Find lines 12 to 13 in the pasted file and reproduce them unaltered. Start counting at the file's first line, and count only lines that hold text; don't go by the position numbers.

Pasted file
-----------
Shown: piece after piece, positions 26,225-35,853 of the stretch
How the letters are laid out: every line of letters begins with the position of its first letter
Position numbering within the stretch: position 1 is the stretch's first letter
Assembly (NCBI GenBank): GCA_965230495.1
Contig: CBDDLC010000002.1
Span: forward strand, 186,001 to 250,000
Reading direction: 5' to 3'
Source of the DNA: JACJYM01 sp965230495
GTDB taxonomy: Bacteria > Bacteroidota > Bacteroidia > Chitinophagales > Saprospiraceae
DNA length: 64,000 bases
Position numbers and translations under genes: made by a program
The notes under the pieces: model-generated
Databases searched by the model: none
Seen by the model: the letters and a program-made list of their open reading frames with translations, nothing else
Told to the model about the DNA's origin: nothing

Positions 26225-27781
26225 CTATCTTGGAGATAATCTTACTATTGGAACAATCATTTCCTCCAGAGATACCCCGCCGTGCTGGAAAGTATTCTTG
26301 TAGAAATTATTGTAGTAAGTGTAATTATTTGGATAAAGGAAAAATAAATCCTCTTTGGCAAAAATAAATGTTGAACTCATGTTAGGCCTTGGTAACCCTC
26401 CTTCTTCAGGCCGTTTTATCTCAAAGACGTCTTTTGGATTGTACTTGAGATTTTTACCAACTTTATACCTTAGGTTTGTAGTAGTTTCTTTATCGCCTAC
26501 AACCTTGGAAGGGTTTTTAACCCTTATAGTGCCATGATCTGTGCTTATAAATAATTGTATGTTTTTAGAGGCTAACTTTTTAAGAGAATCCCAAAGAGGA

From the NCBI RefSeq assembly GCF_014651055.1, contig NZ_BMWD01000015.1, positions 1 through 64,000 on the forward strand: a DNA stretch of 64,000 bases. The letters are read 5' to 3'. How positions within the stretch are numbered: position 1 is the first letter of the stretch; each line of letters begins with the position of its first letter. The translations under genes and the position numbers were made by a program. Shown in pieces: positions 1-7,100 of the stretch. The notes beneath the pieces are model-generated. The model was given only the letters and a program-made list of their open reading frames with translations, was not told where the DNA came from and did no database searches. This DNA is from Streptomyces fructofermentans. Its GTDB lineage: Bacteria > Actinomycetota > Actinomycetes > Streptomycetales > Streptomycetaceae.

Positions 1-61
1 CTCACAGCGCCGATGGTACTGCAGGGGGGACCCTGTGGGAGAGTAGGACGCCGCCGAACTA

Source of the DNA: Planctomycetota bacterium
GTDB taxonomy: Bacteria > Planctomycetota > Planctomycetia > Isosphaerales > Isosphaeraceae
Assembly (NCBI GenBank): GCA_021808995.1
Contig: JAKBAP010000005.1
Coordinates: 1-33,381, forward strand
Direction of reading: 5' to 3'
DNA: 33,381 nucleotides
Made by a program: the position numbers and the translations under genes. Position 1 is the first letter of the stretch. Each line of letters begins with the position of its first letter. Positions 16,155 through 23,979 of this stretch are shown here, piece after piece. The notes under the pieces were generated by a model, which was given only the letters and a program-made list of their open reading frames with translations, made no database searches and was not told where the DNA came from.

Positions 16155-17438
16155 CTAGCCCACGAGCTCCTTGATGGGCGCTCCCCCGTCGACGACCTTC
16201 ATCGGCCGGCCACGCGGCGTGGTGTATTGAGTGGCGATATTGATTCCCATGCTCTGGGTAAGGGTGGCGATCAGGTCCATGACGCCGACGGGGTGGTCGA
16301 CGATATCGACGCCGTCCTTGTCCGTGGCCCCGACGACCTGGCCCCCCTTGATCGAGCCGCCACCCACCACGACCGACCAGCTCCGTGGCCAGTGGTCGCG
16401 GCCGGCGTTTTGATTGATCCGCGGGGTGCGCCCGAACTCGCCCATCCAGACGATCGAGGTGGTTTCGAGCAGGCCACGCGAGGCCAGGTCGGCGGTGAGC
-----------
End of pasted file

The notes under the pieces: model-generated
Databases searched by the model: none